Appeals of Material Supervisory Determinations: Guidelines
(October 10, 1997)
The Supervision Appeals Review Committee ("Committee") of the
Federal Deposit Insurance Corporation ("FDIC") on September 30, 1997,
considered the issues raised in [the Bank’s ]appeal letter dated August 15,
1997. After due consideration and deliberation by the Committee, the Bank's
appeal of the Truth in Lending violations has been denied.
The Committee's findings are presented below along with an explanation of
the reason for the decision.
Credit Life was a Factor in the Approval Process.
The Bank's position is that Regulation Z was misapplied when violations
of sections 12 C.F.R. 226.18(d) and 226.18(e) were cited, because the Bank
required all seven loans to have credit life insurance collateral but did
not include the premium in the finance charge. Each customer chose between
two sets of terms and conditions, but only after the Bank agreed
("approved") to extend credit. The approval of these extensions of credit
preceded the customers' election to provide or not provide life insurance
collateral. Therefore, the affected customer's election of one or the other
option was not a factor in the loan officers' approval of these extensions
The facts support the conclusion that the Bank offered two distinct and
separate loans. One consisted of a special low interest rate loan which
required the borrower to purchase credit life insurance. In order to obtain
the advertised low interest rate, the purchase of credit life insurance was
required. The second type carried a higher interest rate and did not require
the purchase of credit life insurance. Credit life insurance discussions
with the customer were part of the "collateralization and pricing decision"
for each loan in the special program.
The purchase of the credit life insurance was a "factor in the extension
of credit" because the insurance purchase was required for the borrower to
get the special low interest rate loan. Determining a borrower's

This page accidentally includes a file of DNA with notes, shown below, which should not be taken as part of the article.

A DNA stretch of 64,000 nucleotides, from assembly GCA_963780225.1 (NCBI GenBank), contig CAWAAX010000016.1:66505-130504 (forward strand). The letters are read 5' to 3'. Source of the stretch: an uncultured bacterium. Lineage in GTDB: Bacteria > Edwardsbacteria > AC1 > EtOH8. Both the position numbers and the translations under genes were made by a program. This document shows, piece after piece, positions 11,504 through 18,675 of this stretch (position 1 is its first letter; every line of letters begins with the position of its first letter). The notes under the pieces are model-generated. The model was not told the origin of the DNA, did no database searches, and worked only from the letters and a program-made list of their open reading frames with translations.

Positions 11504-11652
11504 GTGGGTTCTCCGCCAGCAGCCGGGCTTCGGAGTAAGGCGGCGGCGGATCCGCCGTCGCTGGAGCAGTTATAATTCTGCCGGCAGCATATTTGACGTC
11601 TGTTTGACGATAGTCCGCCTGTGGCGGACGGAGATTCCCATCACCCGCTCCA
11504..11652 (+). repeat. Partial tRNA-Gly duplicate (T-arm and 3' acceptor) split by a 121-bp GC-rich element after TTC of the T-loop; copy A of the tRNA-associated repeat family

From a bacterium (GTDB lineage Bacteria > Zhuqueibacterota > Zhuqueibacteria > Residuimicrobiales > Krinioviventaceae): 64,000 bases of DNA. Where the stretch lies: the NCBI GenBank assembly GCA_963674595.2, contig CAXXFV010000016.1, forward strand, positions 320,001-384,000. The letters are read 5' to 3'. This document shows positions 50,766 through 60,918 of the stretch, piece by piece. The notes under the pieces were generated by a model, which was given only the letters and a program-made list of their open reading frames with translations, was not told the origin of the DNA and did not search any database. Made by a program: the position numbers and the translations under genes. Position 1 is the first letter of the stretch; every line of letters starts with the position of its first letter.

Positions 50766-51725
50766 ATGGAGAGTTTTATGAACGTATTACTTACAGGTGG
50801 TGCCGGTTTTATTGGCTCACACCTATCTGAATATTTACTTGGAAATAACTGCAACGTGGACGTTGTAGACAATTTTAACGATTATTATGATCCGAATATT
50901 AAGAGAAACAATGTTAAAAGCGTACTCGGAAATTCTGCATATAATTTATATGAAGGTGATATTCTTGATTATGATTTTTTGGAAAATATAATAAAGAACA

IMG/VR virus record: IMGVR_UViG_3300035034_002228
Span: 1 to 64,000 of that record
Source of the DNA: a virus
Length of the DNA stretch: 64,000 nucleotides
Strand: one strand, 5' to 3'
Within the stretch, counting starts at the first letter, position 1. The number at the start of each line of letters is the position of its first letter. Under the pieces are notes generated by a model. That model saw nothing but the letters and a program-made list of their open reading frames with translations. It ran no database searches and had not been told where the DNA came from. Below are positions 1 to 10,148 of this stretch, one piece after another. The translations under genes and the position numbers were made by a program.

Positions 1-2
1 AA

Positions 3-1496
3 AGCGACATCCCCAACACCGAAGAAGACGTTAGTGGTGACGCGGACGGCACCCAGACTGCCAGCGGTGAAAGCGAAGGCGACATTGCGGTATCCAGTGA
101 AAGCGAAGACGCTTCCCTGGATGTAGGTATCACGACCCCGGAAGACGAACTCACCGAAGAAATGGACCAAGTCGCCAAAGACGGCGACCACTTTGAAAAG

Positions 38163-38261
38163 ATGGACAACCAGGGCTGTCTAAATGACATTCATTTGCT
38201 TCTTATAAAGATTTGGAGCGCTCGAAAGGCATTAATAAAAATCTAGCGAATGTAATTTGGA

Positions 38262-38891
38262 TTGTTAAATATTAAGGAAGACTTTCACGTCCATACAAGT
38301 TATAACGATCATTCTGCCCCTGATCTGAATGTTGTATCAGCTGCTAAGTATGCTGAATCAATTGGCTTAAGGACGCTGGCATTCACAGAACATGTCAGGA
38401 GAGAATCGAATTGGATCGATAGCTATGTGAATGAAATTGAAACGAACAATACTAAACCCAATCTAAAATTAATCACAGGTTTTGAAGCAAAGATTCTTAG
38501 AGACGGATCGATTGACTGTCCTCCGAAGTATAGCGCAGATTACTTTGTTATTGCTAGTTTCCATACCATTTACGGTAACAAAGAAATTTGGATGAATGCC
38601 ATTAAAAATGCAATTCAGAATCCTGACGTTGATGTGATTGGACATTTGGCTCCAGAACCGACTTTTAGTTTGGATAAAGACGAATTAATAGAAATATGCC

creditworthiness is only part of the process of extending credit. In
determining whether a borrower can service the debt, it would appear that
the Bank would need to know the monthly payment based upon the interest
rate. In this instance, credit life insurance was a factor in the decision
to approve the extension of credit, was written in connection with the
consumer credit transaction, and was incident to the extension of the
special low rate interest loan. The Bank only approved the applicant
generally as a creditworthy borrower, but it did not approve the applicant
for "the extension of credit," i.e., the special low interest rate loan,
until the applicant agreed to purchase credit life insurance. The credit
life insurance was a significant factor in the extension of the second loan
offered, because the special low interest rate was not available unless the
applicant purchased the credit life insurance.
In addition, the Bank's advertisements stated that two distinct and
separate types of automobile loans were offered: (1) one type with interest
rates ranging from 7.50 APR to 8.50 APR, and (2) the second type with
interest rates ranging from 6.75 APR to 7.75 APR. The advertisement went on
to state that the special low interest rate is available "[s]ubject
to...[the] purchase of optional payment protection plan" i.e., the credit
life insurance. Therefore, if the applicant did not purchase the credit life
insurance, the applicant did not get the special low interest rate loan. The
facts are that for all seven loans that had the special low interest rate,
the applicants purchased the credit life insurance. Two other customers, a
loan officer and an individual, were offered lower rates to match other
dealer rates, and credit life insurance was not required for these two
customers. By disclosing that the credit life insurance was voluntary, when
in fact it was required, is a violation of sections 226.4(d)(1) and
226.18(d) of Regulation Z, respectively.
The Bank's argument, if accepted, would defeat the essential purposes of
the Truth in Lending Act.
Section 102(a) of the Truth in Lending Act ("Act") states the essential
purposes of the Act , as follows:
It is the purpose of this title to assure a meaningful disclosure of
credit terms so that the consumer will be able to compare more readily the
various credit terms available to him and avoid the uninformed use of
In this case, the consumer is deprived of the ability "to compare more
readily the various credit terms available to him and avoid the uninformed
use of credit" because the APR disclosed to the consumer by the Bank is
understated. For example, the Bank offered a 60-month special low interest
rate loan with a 7.75 APR for which, by the Bank's own admission, the
purchase of credit life insurance was required but, according to the Bank,
does not need to be and is not included in the finance charge. The consumer
believes that the APR is 7.75. However, if the cost of credit life insurance